An integrative method for scoring candidate genes from association studies: application to warfarin dosing.

Tatonetti NP, Dudley JT, Sagreiya H, Butte AJ, Altman RB - BMC Bioinformatics (2010)

Low Dose Classification ROC Curve. Receiver Operating Characteristic Curve for the low dose classification algorithms. Two classifiers were trained, the first, dotted line, on all 20 genes for which the gene-scores significantly distinguish low-dose and non-low-dose patients (AUROC=0.886, p≤0.05, Table 3), and the second, dashed line, on only those genes that were significant after multiple hypothesis testing correction (AUROC=0.721, p≤0.001, Table 3). Both classifiers have empirical p-value significance of less than 0.01 when tested using bootstrapping.
© Copyright Policy - open-access
Related In: Results  -  Collection

License
Show All Figures
getmorefigures.php?uid=PMC2967750&req=5

Figure 1: Low Dose Classification ROC Curve. Receiver Operating Characteristic Curve for the low dose classification algorithms. Two classifiers were trained, the first, dotted line, on all 20 genes for which the gene-scores significantly distinguish low-dose and non-low-dose patients (AUROC=0.886, p≤0.05, Table 3), and the second, dashed line, on only those genes that were significant after multiple hypothesis testing correction (AUROC=0.721, p≤0.001, Table 3). Both classifiers have empirical p-value significance of less than 0.01 when tested using bootstrapping.
Mentions: A logistic regression classification model was trained on VKORC1 and UBE3A gene-scores and evaluated with 10-fold cross validation (Figure 1). The AUROC was 0.721 (significance p-value < 0.01). A second logistic regression classification model was trained on the 20 genes that had a p-value ≤ 0.05 (Figure 1). The AUROC of this classifier was 0.886 (significance p-value < 0.01).

Bottom Line: A key challenge in pharmacogenomics is the identification of genes whose variants contribute to drug response phenotypes, which can include severe adverse effects.Our SNP aggregation method characterizes the degree to which uncommon alleles of a gene are associated with drug response.Our method offers a new route for candidate pharmacogene discovery from pharmacogenomics GWAS, and serves as a foundation for future work in methods for predictive pharmacogenomics.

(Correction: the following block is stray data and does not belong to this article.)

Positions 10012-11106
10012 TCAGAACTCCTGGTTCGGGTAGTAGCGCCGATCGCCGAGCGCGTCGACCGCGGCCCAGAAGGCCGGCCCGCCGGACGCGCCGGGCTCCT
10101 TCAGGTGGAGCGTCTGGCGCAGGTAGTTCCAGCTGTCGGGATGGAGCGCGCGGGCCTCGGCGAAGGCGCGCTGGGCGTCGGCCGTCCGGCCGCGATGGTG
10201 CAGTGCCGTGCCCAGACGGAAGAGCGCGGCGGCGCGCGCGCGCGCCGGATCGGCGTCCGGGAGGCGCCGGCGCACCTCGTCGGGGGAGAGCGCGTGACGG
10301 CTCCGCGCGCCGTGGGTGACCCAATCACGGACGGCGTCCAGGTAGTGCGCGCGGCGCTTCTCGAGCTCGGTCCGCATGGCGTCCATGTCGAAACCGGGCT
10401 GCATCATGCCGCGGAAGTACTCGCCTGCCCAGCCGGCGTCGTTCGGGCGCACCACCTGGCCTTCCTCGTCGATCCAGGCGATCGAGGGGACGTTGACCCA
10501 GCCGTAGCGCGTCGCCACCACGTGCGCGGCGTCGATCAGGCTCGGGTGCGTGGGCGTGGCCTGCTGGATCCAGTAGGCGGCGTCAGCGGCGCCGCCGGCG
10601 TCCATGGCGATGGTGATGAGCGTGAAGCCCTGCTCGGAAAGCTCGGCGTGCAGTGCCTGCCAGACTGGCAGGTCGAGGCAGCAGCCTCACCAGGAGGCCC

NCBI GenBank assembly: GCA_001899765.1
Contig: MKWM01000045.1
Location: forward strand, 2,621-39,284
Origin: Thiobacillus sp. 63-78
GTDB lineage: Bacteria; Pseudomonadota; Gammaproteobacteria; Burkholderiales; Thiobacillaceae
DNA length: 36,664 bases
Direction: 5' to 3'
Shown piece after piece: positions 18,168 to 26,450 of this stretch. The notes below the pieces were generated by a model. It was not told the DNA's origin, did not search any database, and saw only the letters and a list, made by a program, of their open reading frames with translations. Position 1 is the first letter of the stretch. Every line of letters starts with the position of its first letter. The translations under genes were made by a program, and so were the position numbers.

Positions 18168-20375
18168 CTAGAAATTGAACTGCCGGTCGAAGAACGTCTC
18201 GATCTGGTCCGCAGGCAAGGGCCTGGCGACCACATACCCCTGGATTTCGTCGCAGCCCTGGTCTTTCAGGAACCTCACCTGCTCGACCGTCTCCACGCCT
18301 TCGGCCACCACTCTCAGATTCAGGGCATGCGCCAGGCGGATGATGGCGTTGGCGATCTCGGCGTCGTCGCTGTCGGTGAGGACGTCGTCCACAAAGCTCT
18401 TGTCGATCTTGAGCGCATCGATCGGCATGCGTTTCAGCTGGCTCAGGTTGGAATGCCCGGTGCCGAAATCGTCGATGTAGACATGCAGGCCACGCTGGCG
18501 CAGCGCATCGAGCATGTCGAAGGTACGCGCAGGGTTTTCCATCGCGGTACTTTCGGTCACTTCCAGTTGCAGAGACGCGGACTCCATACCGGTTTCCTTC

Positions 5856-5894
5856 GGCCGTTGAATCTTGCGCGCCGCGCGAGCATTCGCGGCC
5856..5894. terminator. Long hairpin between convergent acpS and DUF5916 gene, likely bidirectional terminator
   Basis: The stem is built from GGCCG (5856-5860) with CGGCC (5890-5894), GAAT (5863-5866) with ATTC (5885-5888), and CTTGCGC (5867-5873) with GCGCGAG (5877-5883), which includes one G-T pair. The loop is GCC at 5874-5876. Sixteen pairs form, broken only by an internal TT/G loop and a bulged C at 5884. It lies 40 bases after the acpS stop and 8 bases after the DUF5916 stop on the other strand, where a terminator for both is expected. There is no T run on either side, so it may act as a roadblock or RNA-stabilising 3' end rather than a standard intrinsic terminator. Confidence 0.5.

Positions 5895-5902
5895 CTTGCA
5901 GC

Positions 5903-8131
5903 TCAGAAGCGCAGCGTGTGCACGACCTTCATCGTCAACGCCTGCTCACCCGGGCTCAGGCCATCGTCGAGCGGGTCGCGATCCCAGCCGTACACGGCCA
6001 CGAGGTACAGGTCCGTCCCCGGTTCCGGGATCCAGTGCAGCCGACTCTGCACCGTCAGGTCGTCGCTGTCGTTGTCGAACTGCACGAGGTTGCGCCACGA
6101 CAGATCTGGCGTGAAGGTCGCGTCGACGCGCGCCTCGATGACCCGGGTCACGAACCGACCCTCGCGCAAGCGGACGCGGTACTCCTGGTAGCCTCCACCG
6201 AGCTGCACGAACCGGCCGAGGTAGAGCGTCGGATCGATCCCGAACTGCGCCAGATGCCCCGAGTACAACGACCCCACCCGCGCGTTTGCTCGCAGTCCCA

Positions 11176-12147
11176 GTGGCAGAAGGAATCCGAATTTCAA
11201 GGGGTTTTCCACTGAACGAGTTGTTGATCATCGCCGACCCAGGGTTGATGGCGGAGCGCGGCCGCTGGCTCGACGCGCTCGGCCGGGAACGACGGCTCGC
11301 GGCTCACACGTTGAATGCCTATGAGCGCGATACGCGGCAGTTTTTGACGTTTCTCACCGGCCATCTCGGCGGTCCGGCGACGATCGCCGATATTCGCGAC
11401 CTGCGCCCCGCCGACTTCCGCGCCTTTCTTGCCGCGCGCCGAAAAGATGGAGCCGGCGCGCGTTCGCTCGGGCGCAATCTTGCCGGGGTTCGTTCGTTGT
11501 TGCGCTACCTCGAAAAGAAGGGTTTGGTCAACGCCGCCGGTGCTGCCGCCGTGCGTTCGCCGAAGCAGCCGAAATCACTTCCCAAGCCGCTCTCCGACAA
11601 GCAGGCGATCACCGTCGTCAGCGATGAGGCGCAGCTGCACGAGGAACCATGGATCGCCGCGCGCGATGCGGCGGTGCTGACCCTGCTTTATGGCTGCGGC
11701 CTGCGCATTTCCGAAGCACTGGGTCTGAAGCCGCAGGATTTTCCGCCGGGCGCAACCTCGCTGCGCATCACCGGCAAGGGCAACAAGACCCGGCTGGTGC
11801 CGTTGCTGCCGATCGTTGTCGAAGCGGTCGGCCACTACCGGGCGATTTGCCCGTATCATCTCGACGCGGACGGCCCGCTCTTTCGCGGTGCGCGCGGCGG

View Article: PubMed Central - HTML - PubMed

Affiliation: Biomedical Informatics Training Program, Stanford University School of Medicine, Stanford, CA, USA. nick.tatonetti@stanford.edu

ABSTRACT

Background: A key challenge in pharmacogenomics is the identification of genes whose variants contribute to drug response phenotypes, which can include severe adverse effects. Pharmacogenomics GWAS attempt to elucidate genotypes predictive of drug response. However, the size of these studies has severely limited their power and potential application. We propose a novel knowledge integration and SNP aggregation approach for identifying genes impacting drug response. Our SNP aggregation method characterizes the degree to which uncommon alleles of a gene are associated with drug response. We first use pre-existing knowledge sources to rank pharmacogenes by their likelihood to affect drug response. We then define a summary score for each gene based on allele frequencies and train linear and logistic regression classifiers to predict drug response phenotypes.

Results: We applied our method to a published warfarin GWAS data set comprising 181 individuals. We find that our method can increase the power of the GWAS to identify both VKORC1 and CYP2C9 as warfarin pharmacogenes, where the original analysis had only identified VKORC1. Additionally, we find that our method can be used to discriminate between low-dose (AUROC=0.886) and high-dose (AUROC=0.764) responders.

Conclusions: Our method offers a new route for candidate pharmacogene discovery from pharmacogenomics GWAS, and serves as a foundation for future work in methods for predictive pharmacogenomics.

Show MeSH
Related in: MedlinePlus